The key to stopping the spread of the virus is widespread testing. But while German virologists produced a diagnostic test in January that the World Health Organization shipped in February to nearly 60 countries, the United States was not among them. No official explanation has been provided for this inaction. But it is a near certainty that our leaders planned to give a lucrative contract to manufacture test kits to a big donor. As a consequence, most Americans have no access to diagnostic tests and must remain in their homes under conditions of fear and uncertainty.
President Trump's promise that testing for COVID-19 would be free and treatment affordable rings hollow without a public health infrastructure to administer tests or treatment. Before this crisis hit, millions of Americans were either uninsured or underinsured and unable to pay their deductibles and copays. Those numbers will surely skyrocket with millions of Americans losing their jobs every week.
This crisis will cause Americans to question why so much of our country's resources go to support war—more than 60 percent of U.S. discretionary spending by some estimates—rather than solutions to real-world problems like providing health care to the sick, shelter to the homeless, or preventing a climate catastrophe. While China and the tiny, U.S.-embargoed nation of Cuba are sending medical brigades to hard-hit regions of Europe, the richest nation on earth has nothing to offer the world but drones, bombs, and more punitive sanctions.
American people desire peace and security. But the war industry demands that our leaders provide zones of conflict and war sufficient to justify the rivers of cash flowing into their pockets. While Americans are waiting for testing kits, N95 masks, and ventilators, members of Congress are urging the Pentagon to buy more F-35 fighter jets from their friends at Lockheed Martin, despite the fact that the extravagantly priced planes are so poorly designed that they regularly catch fire and spew toxic fumes. Another priority in Washington is how to move forward with provocative NATO war games near Russia's borders despite the coronavirus epidemic that has caused other countries to pull out and close roads to troop movements. Meanwhile lobbyists for the aerospace industry are busy looking for ways to fund Trump's new Space Force.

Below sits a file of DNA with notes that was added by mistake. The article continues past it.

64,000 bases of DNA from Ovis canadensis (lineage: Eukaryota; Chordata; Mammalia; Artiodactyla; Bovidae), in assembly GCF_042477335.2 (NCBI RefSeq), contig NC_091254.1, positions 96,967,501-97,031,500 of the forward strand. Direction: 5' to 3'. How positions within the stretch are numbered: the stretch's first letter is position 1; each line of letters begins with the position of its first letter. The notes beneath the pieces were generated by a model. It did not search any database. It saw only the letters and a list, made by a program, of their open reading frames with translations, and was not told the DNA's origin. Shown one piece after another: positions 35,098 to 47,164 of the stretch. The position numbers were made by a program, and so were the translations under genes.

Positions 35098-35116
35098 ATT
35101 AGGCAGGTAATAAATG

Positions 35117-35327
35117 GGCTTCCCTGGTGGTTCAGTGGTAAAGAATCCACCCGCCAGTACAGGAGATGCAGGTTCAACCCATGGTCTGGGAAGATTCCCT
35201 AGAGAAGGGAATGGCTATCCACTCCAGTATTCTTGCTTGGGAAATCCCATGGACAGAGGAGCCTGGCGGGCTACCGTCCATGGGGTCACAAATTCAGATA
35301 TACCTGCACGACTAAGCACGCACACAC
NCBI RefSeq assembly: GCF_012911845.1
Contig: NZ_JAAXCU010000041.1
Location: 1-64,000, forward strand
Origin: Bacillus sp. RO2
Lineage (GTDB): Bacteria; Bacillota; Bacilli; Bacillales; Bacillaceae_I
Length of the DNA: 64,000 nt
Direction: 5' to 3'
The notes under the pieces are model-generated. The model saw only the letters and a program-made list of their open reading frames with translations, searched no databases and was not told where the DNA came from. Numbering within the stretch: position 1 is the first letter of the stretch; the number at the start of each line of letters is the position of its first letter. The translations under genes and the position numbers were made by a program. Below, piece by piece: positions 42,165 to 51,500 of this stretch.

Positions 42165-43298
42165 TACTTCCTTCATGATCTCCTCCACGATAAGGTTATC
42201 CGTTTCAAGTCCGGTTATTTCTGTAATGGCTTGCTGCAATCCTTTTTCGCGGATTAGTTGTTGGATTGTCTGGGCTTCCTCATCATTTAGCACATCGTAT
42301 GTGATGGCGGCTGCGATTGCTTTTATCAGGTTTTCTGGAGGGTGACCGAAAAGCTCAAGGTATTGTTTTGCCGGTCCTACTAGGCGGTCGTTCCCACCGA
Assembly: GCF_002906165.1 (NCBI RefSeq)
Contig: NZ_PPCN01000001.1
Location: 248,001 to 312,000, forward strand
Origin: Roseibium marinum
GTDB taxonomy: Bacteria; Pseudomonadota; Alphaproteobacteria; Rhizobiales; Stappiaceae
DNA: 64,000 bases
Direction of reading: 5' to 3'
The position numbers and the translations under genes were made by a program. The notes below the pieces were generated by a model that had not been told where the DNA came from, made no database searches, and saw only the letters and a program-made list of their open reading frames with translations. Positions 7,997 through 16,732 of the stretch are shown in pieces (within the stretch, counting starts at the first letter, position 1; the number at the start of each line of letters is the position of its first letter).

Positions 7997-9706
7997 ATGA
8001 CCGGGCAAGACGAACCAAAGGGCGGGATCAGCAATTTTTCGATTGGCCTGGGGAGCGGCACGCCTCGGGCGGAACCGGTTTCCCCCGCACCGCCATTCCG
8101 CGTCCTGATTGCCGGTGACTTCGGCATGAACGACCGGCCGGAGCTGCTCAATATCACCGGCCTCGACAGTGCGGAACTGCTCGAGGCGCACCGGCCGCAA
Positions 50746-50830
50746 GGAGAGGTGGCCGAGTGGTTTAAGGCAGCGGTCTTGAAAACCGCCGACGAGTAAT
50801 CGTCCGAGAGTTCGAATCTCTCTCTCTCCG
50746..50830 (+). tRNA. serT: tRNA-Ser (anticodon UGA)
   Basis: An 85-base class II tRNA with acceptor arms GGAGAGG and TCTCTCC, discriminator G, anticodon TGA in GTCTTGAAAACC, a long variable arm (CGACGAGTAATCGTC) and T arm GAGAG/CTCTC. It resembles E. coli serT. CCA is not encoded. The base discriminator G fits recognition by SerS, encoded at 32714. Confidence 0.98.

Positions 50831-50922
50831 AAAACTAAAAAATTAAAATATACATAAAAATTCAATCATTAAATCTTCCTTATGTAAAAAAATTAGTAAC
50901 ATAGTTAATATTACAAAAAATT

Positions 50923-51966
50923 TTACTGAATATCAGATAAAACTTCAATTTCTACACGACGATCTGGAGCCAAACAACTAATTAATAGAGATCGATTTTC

This crisis demands a change in direction. Continuing to allow plutocrats to direct public policy is equivalent to national suicide. We may never stop money from influencing our politics, but there are simple ways to mitigate the harm. We should demand ethics and conflict-of-interest laws, and enforcement of those laws, to prohibit lawmakers from taking checks from the industries they oversee. We should also demand public financing of campaigns.
Of course, our current Congress will continue to resist reforms. The current system of legalized bribery suits it just fine. But there is one simple way for ordinary Americans to apply pressure, even during times of social distancing and home detention. Stop sending your money to politicians who accept corporate funds. If you are unsure about a candidate, go to opensecrets.org, type in the candidate's name, and click on "campaign finance summary." Or if you don't have access to the Internet, call a friend who does.
It makes no sense to send your hard-earned money to a politician who is in the pocket of corporations directing them to act for corporate benefit and not yours. Further, your money allows corporate-owned politicians to pretend that they represent ordinary people by highlighting their contributions from small donors. Exposing our leaders as the corporate shills that they are is an important first step toward reform. For the next step, we should demand that politicians appearing on TV wear the logos of their corporate sponsors, like the NASCAR drivers do.
Leonard C. Goodman is a Chicago criminal defense attorney and co-owner of the newly independent Reader.